Wildlife Commission Hunting rules revisions proposed by N.C. panel.
The changes, if passed, would affect hunting for deer, turkeys, doves and coyotes, and weapons used.
By Mike Zlotnicki
(Raleigh) News & Observer
North Carolina hunters might be able to hunt longer, with more types of weapons, and – in some cases – on Sundays if several proposals announced at Wednesday’s wildlife commissioners meeting are approved.
The sweeping changes in regulations – particularly for deer hunting – would affect hundreds of thousands of hunters in the state.
David Hoyle Jr., chairman of the N.C. Wildlife Resources Commission’s Big Game Committee, announced several proposals during the meeting at the commission’s headquarters on N.C. State’s Centennial Campus.
Among the proposals:
Create a single deer season for the state. Now, there are four main regional seasons. The new season would be the same as the current eastern deer season, which this year will run Sept. 13 to Jan. 1.
Allow bow hunting and falconry on Sundays on private land.
Allow hunters, when on private land, to choose any weapon (bow, muzzleloader or center-fire rifle) from the start of the hunting season.
Move the opening of turkey season to the first Saturday of April statewide, which would extend the season by about a week.
Ask the legislature for the authority to regulate deer hunting with dogs, and possibly fine dog owners when hounds trespass on private land.
Allow the hunting of coyotes at night with the use of artificial lights.
In dove hunting, raise the daily bag limit from 12 to 15; on opening day only, allow shooting to start at noon, and, for the rest of opening week, allow shooting to start a half-hour before sunrise.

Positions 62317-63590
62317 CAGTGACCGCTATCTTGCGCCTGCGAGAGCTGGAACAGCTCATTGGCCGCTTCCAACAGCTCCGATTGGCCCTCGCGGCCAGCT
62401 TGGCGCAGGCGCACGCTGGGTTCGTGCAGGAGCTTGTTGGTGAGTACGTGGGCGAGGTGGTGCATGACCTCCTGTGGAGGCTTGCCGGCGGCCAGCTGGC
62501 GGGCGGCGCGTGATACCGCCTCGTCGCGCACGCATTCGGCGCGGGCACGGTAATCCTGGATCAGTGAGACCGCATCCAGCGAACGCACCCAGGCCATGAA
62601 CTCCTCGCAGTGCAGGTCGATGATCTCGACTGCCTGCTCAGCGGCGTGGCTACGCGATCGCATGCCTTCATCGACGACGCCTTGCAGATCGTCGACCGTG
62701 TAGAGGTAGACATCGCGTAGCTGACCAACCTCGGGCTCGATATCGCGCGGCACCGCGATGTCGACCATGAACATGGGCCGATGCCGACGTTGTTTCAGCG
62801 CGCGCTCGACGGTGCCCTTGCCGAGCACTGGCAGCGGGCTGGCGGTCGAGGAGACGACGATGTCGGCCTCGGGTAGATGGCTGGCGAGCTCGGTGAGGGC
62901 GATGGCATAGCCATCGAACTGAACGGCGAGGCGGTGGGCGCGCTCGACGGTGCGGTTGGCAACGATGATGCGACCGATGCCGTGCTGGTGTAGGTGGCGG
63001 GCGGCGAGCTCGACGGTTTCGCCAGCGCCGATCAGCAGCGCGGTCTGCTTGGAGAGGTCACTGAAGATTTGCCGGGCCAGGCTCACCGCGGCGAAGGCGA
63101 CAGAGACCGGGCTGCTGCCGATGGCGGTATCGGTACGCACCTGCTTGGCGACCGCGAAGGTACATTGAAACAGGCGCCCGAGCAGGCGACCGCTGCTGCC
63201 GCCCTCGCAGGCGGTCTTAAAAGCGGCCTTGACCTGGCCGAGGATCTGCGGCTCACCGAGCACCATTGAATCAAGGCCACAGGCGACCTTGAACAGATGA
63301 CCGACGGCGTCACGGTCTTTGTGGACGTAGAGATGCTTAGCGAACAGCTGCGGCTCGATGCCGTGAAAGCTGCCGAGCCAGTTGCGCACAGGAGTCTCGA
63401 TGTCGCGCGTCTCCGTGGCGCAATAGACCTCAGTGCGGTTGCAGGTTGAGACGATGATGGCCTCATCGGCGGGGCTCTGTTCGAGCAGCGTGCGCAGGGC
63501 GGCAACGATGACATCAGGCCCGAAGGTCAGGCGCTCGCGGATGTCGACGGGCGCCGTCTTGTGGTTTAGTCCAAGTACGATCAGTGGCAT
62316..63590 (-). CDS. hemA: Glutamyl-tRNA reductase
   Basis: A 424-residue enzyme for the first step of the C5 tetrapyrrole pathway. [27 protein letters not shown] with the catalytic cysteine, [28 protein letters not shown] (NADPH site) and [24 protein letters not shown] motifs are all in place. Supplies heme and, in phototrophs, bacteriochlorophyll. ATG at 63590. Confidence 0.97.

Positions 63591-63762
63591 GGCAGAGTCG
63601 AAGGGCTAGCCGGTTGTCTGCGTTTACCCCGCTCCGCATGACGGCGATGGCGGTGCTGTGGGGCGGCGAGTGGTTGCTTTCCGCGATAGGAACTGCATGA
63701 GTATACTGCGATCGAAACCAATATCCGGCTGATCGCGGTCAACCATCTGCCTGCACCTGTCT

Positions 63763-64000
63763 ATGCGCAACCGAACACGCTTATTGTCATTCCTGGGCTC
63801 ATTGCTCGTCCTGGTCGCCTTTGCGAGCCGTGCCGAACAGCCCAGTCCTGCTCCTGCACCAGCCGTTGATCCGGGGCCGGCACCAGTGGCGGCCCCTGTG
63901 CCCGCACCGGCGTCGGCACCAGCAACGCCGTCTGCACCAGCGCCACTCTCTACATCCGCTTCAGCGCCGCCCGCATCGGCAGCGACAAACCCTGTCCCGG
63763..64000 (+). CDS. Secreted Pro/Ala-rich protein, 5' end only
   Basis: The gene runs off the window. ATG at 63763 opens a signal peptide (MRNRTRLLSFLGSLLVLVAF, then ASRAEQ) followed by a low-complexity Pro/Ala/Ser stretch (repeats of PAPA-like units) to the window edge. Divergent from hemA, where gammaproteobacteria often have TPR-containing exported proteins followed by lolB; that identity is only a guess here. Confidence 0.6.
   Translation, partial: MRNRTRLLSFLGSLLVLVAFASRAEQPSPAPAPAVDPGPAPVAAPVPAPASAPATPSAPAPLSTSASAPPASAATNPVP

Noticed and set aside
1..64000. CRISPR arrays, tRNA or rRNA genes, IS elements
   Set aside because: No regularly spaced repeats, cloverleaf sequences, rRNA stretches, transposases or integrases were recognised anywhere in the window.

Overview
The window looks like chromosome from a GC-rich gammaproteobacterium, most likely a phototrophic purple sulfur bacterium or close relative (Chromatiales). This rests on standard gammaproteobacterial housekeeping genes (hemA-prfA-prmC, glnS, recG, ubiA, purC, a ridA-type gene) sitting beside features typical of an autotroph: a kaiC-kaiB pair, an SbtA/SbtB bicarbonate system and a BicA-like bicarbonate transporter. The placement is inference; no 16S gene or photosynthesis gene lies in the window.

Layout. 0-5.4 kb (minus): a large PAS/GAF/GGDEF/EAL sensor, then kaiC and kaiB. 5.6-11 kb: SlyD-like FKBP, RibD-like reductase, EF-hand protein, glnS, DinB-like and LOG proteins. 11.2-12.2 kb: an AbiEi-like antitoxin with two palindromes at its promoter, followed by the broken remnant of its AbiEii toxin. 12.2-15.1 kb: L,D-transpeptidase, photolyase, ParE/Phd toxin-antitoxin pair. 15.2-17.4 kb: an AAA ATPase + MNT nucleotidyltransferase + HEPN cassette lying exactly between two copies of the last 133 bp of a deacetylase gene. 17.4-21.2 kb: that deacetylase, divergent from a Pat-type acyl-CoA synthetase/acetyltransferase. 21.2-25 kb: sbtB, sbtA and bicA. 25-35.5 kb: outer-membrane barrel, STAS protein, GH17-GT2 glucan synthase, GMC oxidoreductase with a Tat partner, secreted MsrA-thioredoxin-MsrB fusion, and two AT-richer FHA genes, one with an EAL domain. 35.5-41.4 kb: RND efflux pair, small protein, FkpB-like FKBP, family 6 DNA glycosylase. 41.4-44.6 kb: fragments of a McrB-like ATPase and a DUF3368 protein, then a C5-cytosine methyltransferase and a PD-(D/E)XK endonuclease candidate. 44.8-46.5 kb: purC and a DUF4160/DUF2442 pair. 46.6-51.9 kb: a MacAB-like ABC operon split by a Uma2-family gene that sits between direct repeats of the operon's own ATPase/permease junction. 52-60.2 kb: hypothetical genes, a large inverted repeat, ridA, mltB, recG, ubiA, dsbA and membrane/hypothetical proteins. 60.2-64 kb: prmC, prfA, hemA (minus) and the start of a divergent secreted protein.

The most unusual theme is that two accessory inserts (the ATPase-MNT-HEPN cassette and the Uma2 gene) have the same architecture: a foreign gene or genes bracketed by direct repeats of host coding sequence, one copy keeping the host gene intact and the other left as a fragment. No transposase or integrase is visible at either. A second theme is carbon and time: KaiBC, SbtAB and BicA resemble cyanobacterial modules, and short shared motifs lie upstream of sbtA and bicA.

Hoyle, who is from Dallas, N.C., said the issues were part of the public-input process used to consider rule changes. Seven meetings are held each year, usually in Raleigh, but also in Corolla and the Pisgah Forest.
The proposals will be made final in committees and will be presented at public hearings throughout the state. The commissioners will vote on the proposals in the spring. The earliest any changes could take effect is July 1, 2009, Hoyle said.
The deer-season changes are based on deer population and hunter retention.
“Sunday hunting is a tool to put more people in the field,” Hoyle said.
Commission Chairman Wes Seegars of Goldsboro cited car accidents and farming issues.
“All of this (deer regulation proposals) is an attempt at two things: one, hunter retention, and two, to bring the deer population down,”
Seegars said, “From the insurance agency, we know that we’ve got more car/deer strikes (collisions), and also some of the farming organizations have asked us to look at a way to bring down the deer population.”
All proposals will be open for public input after committees make recommendations about which ones to take to the annual public hearings. The public can also comment now at firstname.lastname@example.org